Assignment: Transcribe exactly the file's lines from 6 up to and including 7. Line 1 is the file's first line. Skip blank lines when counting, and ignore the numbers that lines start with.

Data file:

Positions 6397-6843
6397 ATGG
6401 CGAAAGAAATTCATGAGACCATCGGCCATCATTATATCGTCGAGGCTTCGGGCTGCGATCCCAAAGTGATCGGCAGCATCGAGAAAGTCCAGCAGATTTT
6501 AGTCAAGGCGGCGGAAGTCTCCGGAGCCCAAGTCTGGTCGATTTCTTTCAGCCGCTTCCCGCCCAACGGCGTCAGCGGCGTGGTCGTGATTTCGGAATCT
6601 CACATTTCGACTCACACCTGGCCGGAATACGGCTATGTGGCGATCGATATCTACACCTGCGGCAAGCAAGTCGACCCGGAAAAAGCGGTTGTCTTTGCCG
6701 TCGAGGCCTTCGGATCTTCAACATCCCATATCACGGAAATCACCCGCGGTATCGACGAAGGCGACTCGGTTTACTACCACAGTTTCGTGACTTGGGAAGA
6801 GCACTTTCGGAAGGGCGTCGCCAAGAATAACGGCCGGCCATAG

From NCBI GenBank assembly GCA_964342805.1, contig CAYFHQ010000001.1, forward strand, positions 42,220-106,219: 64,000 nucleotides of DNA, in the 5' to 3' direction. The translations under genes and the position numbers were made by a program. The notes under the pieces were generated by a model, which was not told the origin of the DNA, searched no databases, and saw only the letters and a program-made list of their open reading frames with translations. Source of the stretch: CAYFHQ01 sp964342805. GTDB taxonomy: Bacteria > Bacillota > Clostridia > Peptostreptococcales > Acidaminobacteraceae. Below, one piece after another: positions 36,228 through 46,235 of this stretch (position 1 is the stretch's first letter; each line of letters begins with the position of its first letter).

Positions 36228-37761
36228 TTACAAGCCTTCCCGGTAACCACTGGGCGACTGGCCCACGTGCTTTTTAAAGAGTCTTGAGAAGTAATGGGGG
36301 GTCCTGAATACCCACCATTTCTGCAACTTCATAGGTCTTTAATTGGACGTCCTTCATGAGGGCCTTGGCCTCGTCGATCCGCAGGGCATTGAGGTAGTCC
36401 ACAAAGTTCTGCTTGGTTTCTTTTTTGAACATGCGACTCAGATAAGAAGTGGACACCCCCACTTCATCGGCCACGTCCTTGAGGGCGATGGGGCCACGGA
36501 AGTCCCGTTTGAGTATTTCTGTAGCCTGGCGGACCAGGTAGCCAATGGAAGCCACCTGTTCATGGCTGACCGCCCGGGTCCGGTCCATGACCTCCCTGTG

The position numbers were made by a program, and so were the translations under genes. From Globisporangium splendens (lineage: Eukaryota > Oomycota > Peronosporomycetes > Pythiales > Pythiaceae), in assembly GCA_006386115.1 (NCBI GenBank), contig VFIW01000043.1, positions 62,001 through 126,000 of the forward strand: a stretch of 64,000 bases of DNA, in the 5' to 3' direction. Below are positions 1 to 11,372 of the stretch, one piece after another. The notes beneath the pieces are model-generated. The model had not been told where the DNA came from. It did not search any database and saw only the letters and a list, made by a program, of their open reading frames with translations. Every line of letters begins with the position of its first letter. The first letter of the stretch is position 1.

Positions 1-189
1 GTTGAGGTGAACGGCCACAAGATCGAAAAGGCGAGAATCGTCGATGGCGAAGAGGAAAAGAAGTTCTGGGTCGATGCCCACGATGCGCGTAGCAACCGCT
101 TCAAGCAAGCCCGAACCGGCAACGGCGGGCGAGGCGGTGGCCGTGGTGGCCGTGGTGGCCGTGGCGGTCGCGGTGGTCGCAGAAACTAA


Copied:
6701 TCGAGGCCTTCGGATCTTCAACATCCCATATCACGGAAATCACCCGCGGTATCGACGAAGGCGACTCGGTTTACTACCACAGTTTCGTGACTTGGGAAGA
6801 GCACTTTCGGAAGGGCGTCGCCAAGAATAACGGCCGGCCATAG